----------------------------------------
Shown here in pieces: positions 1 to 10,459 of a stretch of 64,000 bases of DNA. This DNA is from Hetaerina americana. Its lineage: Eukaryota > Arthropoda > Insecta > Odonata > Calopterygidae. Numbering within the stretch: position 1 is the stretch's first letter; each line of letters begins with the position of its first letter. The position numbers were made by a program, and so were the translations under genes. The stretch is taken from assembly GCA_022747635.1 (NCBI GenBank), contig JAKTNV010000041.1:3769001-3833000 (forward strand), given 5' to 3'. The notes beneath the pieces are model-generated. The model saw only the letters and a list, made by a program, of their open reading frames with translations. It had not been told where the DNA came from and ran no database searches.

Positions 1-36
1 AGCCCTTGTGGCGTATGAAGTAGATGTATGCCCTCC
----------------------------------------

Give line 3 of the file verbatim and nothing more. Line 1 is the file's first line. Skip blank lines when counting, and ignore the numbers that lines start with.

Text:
1 AGCCCTTGTGGCGTATGAAGTAGATGTATGCCCTCC